LINCOLN – Five York High School students were among 259 high school students from across Nebraska who participated in the 25th Annual Masonic All-Star Marching Band, which performed Saturday (June 1) during Shrine Bowl festivities in Kearney.
Participating were: Trey Bukaske, son of Kerry & Emily Bukaske; Jason Franklin, son of Tom & Jeri Franklin; Erin Frink, daughter of Chris Frank and Shelly Wiles; Jacey Nelson, daughter of April Nelson; Shasta Tonniges, daughter of Todd & Holly Tonniges.
The band members devoted four days of intense practice starting May 28, to learn the music, marching steps and field formations. The band gave their first public performance with a public concert at Harmon Park on Friday evening (May 31). The band led the Shrine Bowl Parade down Kearney’s Central and 1st Avenue on Saturday morning (June 1), and it also performed the pre-game National Anthem and during half-time of the 61st Annual Shrine Bowl football game at Ron & Carol Cope Stadium, on Foster Field, at the University of Nebraska—Kearney.
The band members were hosted by the Masons of Nebraska, and were directed by Brad Weber, retired Band Director from Wayne High School, currently Instructor of Percussion at Wayne State College; Dan Sodomka, Band Director at Aurora High School; and Dr. Dave Bohnert, Director of Bands at Wayne State College. Bukaske received a scholarship from Geneva Lodge No. 79; Franklin received a scholarship from Geneva Lodge No. 79; Frink received a scholarship from Utica Lodge No. 96 and Utica Chapter OES 199; Nelson received a scholarship from York Lodge No. 56; Tonniges received a scholarship from York Lodge No. 56. The scholarships covered the cost of the camp.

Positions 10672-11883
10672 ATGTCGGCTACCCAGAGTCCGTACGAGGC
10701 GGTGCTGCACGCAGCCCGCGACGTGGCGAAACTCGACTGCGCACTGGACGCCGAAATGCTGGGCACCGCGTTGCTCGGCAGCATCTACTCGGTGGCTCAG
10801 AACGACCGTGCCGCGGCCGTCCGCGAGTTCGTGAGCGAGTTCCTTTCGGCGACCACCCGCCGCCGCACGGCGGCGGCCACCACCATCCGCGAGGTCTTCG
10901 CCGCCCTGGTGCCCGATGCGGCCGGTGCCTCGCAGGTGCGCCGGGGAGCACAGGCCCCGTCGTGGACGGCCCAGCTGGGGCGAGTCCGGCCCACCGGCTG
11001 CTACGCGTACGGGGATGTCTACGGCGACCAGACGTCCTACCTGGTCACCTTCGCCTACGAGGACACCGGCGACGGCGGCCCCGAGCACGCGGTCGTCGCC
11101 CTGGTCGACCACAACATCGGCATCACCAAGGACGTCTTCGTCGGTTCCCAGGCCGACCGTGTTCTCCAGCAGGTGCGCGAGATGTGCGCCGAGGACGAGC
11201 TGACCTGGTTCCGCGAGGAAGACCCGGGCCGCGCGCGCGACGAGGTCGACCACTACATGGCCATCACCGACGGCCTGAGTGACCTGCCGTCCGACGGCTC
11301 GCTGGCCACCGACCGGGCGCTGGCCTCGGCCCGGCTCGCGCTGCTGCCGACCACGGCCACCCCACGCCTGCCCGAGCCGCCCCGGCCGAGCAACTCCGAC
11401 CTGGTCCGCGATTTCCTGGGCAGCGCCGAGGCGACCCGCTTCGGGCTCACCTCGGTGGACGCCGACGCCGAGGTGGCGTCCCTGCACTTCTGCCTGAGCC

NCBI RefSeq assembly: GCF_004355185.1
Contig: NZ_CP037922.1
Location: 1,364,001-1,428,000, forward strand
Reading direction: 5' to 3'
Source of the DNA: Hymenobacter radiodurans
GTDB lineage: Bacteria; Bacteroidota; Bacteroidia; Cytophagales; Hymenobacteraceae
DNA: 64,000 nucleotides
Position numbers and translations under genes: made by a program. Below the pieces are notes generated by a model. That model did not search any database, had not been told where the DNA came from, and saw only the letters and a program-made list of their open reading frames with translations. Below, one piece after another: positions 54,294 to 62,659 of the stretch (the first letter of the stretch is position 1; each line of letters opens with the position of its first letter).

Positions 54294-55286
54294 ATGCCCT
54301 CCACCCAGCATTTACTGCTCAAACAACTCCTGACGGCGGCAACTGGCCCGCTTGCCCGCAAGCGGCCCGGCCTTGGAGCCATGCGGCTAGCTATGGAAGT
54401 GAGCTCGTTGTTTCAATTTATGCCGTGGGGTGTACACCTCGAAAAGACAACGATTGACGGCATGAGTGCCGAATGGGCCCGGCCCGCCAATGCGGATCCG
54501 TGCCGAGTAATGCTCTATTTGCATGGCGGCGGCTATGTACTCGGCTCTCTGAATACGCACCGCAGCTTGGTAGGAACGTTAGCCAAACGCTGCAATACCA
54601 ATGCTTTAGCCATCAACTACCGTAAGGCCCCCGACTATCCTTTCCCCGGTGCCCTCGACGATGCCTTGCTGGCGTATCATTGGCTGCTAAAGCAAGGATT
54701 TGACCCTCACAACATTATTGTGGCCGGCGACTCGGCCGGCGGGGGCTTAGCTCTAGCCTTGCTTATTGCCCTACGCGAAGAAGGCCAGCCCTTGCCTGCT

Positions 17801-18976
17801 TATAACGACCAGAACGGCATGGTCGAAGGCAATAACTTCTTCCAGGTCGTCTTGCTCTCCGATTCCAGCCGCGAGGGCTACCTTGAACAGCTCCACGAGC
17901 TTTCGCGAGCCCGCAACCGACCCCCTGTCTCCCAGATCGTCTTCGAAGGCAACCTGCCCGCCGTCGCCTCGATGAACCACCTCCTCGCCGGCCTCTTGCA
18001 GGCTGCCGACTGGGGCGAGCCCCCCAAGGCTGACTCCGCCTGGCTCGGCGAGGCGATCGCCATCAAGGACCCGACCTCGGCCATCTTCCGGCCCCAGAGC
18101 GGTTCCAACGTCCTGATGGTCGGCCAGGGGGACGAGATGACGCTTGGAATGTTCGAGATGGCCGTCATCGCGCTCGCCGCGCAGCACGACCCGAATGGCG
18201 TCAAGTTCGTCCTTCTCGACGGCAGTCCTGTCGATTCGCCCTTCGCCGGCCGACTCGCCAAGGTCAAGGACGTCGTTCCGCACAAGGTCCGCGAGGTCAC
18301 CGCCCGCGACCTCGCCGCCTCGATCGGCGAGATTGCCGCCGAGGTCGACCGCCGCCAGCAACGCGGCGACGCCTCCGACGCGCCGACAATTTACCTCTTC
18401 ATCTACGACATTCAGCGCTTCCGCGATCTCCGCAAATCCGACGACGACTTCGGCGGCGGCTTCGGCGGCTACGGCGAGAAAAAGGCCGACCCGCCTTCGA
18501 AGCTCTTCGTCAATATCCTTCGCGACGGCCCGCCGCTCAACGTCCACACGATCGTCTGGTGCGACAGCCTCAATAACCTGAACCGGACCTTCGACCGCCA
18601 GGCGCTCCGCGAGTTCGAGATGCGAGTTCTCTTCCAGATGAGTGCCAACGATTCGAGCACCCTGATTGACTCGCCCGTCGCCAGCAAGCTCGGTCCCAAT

“We demanded a lot of the students during the past week,” Weber said. “They responded professionally and worked very hard. That was evident by the high-quality shows they performed Friday and Saturday. There’s no doubt these young musicians are among the best in the state.”
Coupled with hard work, the members also enjoyed evening activities consisting of a night of free time and music on the football field, bowling at the Big Apple Fun Center and a dance. Many are looking forward to the opportunity to use the instruction provided by the band directors when they return to their respective high school bands.
“The band members worked hard during the week preparing for the Shrine Bowl performances,” said Bob Moninger, Grand Master of Nebraska Masons. “They also had a lot of fun meeting new people and enjoyed the activities, but they also understand the main reason for the long hours and hard work. Patients at the Shriners Hospitals for Children will benefit the most from the band’s efforts this past week. We sincerely appreciate their contribution to raise awareness and funds to enable the Shriners to help even more children.”
“Masonic lodges across Nebraska support local youth and community projects, humanitarian efforts including a child identification program, academic scholarships, and efforts to support our military,” Moninger said. “At the statewide level, the Grand Lodge helps to maintain two homes: The Nebraska Masonic Home at Plattsmouth for Masons and their female relatives, and the Masonic-Eastern Star Home for Children in Fremont. The combined philanthropic efforts of Masonic-related organizations amount to more than $2 million a day.”
Freemasonry is the oldest and largest fraternal organization in the world and is based on the lessons of living a life of brotherhood and high moral standards as portrayed symbolically in the work of stone masons who built the cathedrals, abbeys and castles of Europe.